Documents to be released in Sandusky sex abuse case

A Philadelphia judge has ordered the public release of sealed documents from a lawsuit that could reveal details about a claim that a boy told Penn State football coach Joe Paterno in 1976 that Jerry Sandusky had molested him.

6/10/16 CBS/AP

A Philadelphia judge has ordered the public release of sealed documents from a lawsuit that could reveal details about a claim that a boy told Penn State football coach Joe Paterno in 1976 that Jerry Sandusky had molested him.

Judge Gary Glazer said Thursday that the records will be made public in a month, granting the request for access to the filings made by The Associated Press and other news outlets.

Glazer disclosed the Paterno-related claim last month when he ruled in a dispute between Penn State and its insurer over payments to those with claims of abuse by former Paterno assistant Sandusky.

He also wrote that the insurer, Pennsylvania Manufacturers’ Association Insurance Co., had evidence one assistant coach saw “inappropriate contact” between Sandusky and a child at the university in 1987 and a second “reportedly witnessed sexual contact” between Sandusky and a child the next year.

Penn State said Friday it was pleased that Glazer would protect the alleged victims’ privacy and confidentiality. The judge said their names and any other identifying information will be blacked out.

The decision was issued hours after Glazer presided over a hearing during which Penn State’s lawyer argued victims should be spared any further trauma and embarrassment and urged the judge to meet with them before deciding to unseal the documents.

“Under the state and federal constitutions and the common law, the public’s right of access to civil court records, and the public’s continued concern regarding the unfortunate events underlying this coverage action, weigh heavily in favor of unsealing the record,” Glazer wrote.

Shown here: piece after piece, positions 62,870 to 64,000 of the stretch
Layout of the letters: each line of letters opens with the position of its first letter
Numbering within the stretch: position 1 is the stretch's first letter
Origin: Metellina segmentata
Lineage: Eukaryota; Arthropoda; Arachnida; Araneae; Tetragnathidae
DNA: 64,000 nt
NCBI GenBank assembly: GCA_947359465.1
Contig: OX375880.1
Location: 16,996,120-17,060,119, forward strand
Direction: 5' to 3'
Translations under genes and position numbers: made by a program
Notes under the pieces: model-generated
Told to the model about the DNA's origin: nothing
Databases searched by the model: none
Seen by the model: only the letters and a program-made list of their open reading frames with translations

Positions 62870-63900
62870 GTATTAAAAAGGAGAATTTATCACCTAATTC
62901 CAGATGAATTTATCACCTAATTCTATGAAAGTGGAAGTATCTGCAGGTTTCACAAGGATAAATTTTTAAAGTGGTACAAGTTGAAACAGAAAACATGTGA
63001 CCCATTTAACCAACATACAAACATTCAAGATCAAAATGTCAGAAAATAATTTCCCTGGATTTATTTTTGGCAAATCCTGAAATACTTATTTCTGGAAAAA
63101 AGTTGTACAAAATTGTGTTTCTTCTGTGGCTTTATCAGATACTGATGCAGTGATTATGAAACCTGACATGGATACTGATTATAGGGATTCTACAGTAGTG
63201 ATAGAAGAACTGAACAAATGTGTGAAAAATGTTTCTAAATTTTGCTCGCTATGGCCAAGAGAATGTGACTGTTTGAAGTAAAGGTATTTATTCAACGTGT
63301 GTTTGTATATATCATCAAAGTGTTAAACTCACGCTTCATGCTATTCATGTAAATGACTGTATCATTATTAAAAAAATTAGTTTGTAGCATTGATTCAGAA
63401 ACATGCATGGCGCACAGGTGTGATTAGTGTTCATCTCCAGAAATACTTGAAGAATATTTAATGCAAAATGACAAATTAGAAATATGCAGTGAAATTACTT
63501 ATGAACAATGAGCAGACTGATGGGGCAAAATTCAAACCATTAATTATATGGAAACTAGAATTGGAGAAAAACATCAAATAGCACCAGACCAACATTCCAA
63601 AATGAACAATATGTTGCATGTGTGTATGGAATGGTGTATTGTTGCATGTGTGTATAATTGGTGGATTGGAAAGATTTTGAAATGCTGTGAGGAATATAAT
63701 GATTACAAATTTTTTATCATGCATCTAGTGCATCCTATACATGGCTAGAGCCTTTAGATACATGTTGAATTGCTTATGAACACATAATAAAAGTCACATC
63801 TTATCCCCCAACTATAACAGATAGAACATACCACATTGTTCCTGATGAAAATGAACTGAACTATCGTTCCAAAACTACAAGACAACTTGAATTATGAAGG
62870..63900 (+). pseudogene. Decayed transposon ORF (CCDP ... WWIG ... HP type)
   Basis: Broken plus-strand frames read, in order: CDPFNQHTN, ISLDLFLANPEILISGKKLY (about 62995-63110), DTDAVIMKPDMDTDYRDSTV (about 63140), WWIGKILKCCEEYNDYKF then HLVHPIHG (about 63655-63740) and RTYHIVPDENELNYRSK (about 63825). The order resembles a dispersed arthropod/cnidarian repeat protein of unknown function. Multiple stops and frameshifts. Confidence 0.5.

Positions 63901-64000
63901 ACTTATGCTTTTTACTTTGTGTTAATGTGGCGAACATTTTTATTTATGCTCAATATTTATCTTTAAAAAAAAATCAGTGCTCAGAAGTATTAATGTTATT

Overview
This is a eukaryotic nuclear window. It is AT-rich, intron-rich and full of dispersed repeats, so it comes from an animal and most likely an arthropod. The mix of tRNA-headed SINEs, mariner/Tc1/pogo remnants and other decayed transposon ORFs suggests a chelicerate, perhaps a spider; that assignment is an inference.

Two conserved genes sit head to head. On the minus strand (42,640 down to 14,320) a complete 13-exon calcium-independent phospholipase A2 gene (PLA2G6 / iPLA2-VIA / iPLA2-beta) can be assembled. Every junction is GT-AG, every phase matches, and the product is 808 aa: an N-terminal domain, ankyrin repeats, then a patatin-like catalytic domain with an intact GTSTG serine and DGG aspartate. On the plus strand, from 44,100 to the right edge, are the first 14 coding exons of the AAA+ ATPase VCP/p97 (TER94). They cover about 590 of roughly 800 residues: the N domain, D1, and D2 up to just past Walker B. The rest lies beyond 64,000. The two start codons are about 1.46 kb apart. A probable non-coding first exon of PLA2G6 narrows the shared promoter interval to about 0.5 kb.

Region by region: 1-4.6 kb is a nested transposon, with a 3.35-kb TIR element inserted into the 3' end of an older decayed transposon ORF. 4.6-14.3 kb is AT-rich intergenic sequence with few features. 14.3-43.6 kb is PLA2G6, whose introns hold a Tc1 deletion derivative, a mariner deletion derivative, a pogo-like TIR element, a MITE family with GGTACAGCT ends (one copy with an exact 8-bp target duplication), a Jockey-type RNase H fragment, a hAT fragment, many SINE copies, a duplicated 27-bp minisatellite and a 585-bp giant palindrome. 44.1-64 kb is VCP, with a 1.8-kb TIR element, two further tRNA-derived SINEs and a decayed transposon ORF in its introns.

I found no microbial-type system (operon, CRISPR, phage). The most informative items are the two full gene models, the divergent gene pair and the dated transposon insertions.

The records set for release include expert reports that evaluate the reasonableness of the settlements and analyze the insurer’s potential responsibility.

Paterno said before he died of lung cancer in 2012 that the first time he received a complaint against Sandusky was in 2001.

Paterno family attorney Wick Sollers told PennLive.com last month there is no evidence to corroborate the claim and that Paterno never covered up Sandusky’s actions.

“Through all of this review there has never been any evidence of inappropriate conduct by coach Paterno,” Sollers said. “To the contrary, the evidence clearly shows he shared information with his superiors as appropriate.”

Penn State president Eric Barron wrote the university community in May that he was “appalled by the rumor, innuendo and rush to judgment” following Glazer’s disclosure of some allegations made against Paterno and some of his assistants.

“All too often in our society, people are convicted in the court of public opinion, only to find a different outcome when all the facts are presented,” he wrote.

Barron said those allegations, and others raised in some news reports in recent days, are “unsubstantiated and unsupported by any evidence other than a claim by an alleged victim.”

“Coach Paterno is not alive to refute them. His family has denied them,” Barron said.

Some of the press reports, he said, “should be difficult for any reasonable person to believe.”

Barron said few crimes are as heinous as child sex assault, and the university is committed to prevention, treatment and education.

But he said he had “had enough of the continued trial of the institution in various media.”

Sue Paterno, who has defended her husband’s legacy and said the family had no knowledge of new claims, also called for an end to what she called “this endless process of character assassination by accusation.”

Penn State has confirmed paying $92 million to settle 32 civil claims of abuse at Sandusky’s hands, going back to 1971.

Sandusky maintains his innocence and is appealing a 45-count conviction for abuse of 10 boys.

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